Campaign Launches For New Law That Criminalises Domestic Violence

Women's Aid is currently working in partnership with Sara Charlton Charitable Foundation and Paladin to campaign for a new law that criminalises domestic violence.

On Wednesday 5th March 2014 the Campaign released a report calling for the Government to close gaps in the law around domestic violence which allow perpetrators to avoid prosecution for their abusive behaviour.

The Campaign urges the reforms in light of a survey demonstrating the inability of the current system to respond appropriately to intimate partner violence.

The survey revealed :

• 88% said the criminal justice system didn’t take psychological harm into account and 94% felt that mental cruelty can sometimes be worse than physical violence

• 57% who reported to police reported more than three instances of domestic violence, but 81% said the criminal justice system did not take any pattern of abuse into account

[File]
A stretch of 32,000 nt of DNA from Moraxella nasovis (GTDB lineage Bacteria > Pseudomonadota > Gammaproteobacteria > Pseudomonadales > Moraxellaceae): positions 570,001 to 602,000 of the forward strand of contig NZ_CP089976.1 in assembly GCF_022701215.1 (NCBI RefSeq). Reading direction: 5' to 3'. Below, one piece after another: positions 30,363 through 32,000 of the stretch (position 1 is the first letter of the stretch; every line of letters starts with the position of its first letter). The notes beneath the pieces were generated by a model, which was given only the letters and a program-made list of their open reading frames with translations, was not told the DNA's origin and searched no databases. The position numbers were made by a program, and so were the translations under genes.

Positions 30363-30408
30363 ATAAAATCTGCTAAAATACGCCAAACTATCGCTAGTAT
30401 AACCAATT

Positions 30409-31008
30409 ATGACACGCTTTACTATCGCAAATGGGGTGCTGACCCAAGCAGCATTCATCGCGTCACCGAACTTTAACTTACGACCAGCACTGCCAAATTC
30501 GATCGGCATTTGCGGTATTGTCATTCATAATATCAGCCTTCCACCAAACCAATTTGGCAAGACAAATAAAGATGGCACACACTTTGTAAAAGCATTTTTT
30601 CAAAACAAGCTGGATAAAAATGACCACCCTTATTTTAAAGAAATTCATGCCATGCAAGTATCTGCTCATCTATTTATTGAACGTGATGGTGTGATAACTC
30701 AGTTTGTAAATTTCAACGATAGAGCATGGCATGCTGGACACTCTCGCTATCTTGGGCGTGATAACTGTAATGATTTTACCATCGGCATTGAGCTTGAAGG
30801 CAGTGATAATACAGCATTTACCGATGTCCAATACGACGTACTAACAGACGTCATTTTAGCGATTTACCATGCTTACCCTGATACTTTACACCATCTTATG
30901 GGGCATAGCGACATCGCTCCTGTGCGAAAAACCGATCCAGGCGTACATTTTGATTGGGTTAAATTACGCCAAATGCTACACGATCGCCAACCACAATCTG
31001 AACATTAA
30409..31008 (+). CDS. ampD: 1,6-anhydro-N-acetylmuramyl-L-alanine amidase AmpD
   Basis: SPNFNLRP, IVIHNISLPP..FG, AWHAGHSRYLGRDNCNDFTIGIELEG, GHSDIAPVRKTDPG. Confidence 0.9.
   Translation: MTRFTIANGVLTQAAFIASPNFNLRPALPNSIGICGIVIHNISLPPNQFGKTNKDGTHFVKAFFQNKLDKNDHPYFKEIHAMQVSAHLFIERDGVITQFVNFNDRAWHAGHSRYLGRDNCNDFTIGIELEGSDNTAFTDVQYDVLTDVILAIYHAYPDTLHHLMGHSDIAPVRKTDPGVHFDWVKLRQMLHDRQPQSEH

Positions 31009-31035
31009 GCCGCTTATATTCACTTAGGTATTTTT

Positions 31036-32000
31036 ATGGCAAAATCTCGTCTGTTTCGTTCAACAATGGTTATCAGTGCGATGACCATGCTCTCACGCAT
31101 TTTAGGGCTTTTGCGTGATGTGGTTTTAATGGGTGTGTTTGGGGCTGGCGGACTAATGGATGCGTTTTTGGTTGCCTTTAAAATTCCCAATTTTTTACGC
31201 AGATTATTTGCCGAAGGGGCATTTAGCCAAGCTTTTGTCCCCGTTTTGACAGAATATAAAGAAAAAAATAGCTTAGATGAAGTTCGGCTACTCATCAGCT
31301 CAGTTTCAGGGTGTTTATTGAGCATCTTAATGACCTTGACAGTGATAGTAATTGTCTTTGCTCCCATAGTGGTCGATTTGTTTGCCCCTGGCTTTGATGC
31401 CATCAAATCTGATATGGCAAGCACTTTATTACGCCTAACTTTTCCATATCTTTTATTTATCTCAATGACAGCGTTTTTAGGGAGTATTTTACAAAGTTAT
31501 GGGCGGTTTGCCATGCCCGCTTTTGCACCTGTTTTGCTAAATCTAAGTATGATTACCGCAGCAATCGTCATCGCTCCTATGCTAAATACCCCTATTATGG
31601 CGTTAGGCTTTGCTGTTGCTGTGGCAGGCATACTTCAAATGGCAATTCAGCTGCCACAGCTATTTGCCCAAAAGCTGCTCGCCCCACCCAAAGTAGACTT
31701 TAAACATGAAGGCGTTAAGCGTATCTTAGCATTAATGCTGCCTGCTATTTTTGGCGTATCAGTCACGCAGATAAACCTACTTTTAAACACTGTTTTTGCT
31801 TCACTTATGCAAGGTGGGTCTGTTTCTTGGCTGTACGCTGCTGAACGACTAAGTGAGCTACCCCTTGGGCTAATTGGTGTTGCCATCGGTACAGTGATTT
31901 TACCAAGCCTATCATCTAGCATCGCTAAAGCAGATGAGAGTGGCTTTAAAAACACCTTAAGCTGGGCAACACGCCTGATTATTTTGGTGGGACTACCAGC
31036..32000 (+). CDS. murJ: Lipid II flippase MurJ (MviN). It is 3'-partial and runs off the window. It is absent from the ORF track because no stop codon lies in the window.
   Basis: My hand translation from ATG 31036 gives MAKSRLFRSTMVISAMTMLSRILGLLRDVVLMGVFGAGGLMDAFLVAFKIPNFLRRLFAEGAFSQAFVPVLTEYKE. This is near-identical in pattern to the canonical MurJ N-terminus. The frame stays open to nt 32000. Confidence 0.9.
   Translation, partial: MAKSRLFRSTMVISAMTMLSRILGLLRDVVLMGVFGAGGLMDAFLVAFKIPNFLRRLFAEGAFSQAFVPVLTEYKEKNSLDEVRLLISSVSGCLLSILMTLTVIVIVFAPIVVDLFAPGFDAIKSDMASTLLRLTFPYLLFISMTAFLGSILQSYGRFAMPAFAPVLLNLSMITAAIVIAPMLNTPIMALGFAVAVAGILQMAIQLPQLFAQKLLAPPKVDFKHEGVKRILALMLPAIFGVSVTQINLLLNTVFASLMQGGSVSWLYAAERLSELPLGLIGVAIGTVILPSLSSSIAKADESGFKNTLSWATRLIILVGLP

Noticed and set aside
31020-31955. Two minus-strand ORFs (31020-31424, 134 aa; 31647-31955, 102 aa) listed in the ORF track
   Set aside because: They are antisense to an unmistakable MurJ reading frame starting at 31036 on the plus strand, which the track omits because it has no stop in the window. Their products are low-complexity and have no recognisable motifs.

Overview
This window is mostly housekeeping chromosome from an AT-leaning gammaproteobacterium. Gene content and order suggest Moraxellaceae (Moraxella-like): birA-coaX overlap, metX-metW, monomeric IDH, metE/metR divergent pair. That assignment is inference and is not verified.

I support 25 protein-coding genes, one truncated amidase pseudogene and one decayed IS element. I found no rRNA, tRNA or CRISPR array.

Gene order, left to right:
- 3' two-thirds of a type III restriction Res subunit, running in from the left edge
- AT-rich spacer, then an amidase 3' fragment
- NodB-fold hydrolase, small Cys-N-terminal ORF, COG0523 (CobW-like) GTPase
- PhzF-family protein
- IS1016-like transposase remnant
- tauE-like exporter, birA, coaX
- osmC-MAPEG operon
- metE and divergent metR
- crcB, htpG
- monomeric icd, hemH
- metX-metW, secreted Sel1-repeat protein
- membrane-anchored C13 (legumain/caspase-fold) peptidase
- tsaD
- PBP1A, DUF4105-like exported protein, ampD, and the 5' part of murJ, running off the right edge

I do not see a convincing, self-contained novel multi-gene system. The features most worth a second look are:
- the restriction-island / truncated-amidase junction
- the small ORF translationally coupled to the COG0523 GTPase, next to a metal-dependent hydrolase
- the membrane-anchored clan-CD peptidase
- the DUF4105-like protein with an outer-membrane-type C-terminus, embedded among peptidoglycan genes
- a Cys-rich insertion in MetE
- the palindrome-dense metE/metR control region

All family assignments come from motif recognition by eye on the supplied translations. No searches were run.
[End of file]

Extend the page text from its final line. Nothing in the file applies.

• 98% of victims felt that reform of the law and practice around domestic violence is needed

• 100% felt that the police, Crime Prosecution Service, Judges and Magistrates should have to complete mandatory training into the dynamics and impact of domestic violence.

Polly Neate, Chief Executive of Women's Aid said: "These survey results clearly reflect what our member services have been telling us for a long time: that the criminal justice focus on individual incidents of physical violence cannot reflect the ongoing psychological harm caused by coercive control in intimate relationships.

"We welcome the Government’s recognition of coercive control in the Home Office definition of domestic violence, and the renewed focus Parliament is giving to this issue. Currently two women a week die at the hands of a partner or ex-partner; the next step to preventing these deaths is reform to allow the Criminal Justice System to take account of patterns of controlling and violent behaviour."


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